“What’s that got to do with gardening?” I hear you ask. Not much… and everything. Lots of gardeners are innovators and inventors. As our planet’s climate rock ‘n rolls in chaotic directions, we’ve gotten smarter and better, more creative, more responsive. I’m all for getting behind products and processes that will keep us getting smarter and better – and Click & Grow feels like one of them.

How to Turn Your Unused Dining Room into a Garden Paradise

Do People Dine in Your Dining Room?

Used to be a dining room!

Used to be a dining room!

Has your family gathered together around a dining room table — during this century?

When was the last time you held a formal dinner party? In this lifetime, that is?

Does that big expensive oak dining room table support stacks of old magazines and tax paperwork for 2003?

If you stopped laughing long enough to answer ‘no’ to any of the above (or all of the above), wouldn’t you love to stop torturing yourself and enjoy that room?

“HA!” I hear you say. “The folks come over once every nine years for Thanksgiving dinner. Where oh where would I feed them?” (A restaurant? Rent a table? An unfinished door, turned sideways, and supported by sawhorses or trestles, Tuscany style? You’re clever; you’ll figure it out when the time comes.)

Erase the Dining Room and Build a Garden

Sell the dining room table – or foist it off on “someone who dines” (or still thinks they can get everyone to sit down around a dining room table once a year).

Take the money and buy some old shelves from the second-hand store. Cover them with contact paper if you’re craftily inclined. While you’re there, pick up some old pots and saucers.

Dirt and water obey the laws of gravity, no matter how careful you are. Your white carpet will not survive this. Trust me. If your former dining room has carpet, consider removing it.

Don’t go all fancy with super-duper plant lighting systems and gro-everything fixtures, or you risk replacing a guilt-filled dining room with a guilt-filled garden room.

The local garden center will see you coming a mile away, and want to help you get your new garden area outfitted with the latest and greatest. Run away. Don’t buy a load of expensive gardening gear if there’s the slightest chance that you’d feel terrible about if you end up tossing it in a year.

Get some soil – or dirt (to use the nontechnical term). It comes in bags, and some of them have zip closures. Don’t worry about being fussy with additives and amendments. Get a little bottle of Miracle Gro to mix into your plant water once in a while. It might work, if only to make you feel like you’re doing garden’y stuff for your plants.

Add Plants to Your “Dining Room” Garden

Plant stuff. Doesn’t have to be fancy stuff. In fact, the low-rent stuff at the grocery checkout counter will do just fine for starters. Just don’t get the plastic and silk ones. They won’t grow, and watering them is a waste of time.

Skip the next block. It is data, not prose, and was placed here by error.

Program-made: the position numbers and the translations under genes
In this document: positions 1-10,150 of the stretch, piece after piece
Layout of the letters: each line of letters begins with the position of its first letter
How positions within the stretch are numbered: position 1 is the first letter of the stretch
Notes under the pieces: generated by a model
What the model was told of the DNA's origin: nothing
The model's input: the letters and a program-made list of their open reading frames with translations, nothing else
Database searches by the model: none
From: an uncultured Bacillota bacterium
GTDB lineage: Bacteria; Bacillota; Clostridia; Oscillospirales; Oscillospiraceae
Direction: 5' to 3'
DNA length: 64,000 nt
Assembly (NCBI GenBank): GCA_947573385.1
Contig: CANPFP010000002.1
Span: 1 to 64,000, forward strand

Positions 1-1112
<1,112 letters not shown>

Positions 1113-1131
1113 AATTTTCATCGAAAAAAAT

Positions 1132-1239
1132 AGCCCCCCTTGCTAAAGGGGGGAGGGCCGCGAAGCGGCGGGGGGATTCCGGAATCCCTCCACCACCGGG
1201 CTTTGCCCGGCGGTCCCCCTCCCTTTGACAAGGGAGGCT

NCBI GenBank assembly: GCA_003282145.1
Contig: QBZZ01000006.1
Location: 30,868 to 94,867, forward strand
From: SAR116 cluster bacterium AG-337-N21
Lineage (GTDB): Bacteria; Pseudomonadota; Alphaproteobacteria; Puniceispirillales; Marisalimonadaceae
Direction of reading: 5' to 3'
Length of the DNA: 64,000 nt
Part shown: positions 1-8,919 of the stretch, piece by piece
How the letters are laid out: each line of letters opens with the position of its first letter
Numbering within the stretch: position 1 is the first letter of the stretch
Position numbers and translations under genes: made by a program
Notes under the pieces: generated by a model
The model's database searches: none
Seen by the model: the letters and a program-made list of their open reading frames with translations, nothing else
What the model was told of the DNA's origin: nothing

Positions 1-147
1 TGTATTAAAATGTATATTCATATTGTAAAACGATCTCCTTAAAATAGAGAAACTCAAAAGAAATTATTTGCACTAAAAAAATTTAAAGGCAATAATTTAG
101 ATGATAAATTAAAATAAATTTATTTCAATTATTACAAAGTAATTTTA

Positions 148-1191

When you find yourself reaching for the ninth plant, stop. Begin with a few little plants, and see how things go. You’ll know when it’s time to add to the plant count.

Get a small stack of peat pots. They work well for starting seeds, and they feel garden’ish and productive. You may not need them if you have a ton of old butter dishes and cottage cheese containers –  those work great if you stack two together and poke drainage holes in the bottom of the inside one.

Resist the kits where you plant six herbs in one dish. Parsley, sage, rosemary and thyme songs notwithstanding, one will thrive and eat the others out of house and home. None of the herbs will want exactly what the others do, and it’s easier to avoid a fight by keeping them in separate pots.

Some plants will live; some will chug along and gripe every second of the way. Some will outright die. Plants do that, no matter what color your thumbs. It’s the journey, not the destination salad. Grow things you love to look at and talk to.

Admire, and Water Once in a While

Now, in the morning when you go past the room that used to be your dining room on the way to get coffee, detour and admire your new plants. Water when they’re thirsty. Turn some toward the sunshine if they’re groping for more light. When one gets too big for a pot, put it in a bigger pot.

Voila. You’re the proud owner of an indoor garden, minus the dining room guilt.

To your garden success!
Casey – the Garden Lass

Herb Garden Cautions for New Gardeners [Video]

Sometimes when I write tips and clues, I get advice from more masterful gardeners. This time, though, I’m writing about the indoor herb garden I started myself and my tips and clues come from my own personal experience.

P Allen Smith planting herbs

P Allen Smith does herb planting right in his video about Herbs for Beginners

How Not to Start a Herb Garden

First, I am not going to name brands, especially as the results were probably not the brand’s fault – good or bad. I followed the instructions up until the point I lost the package.

  • Wet the soil,
  • sprinkle with seed,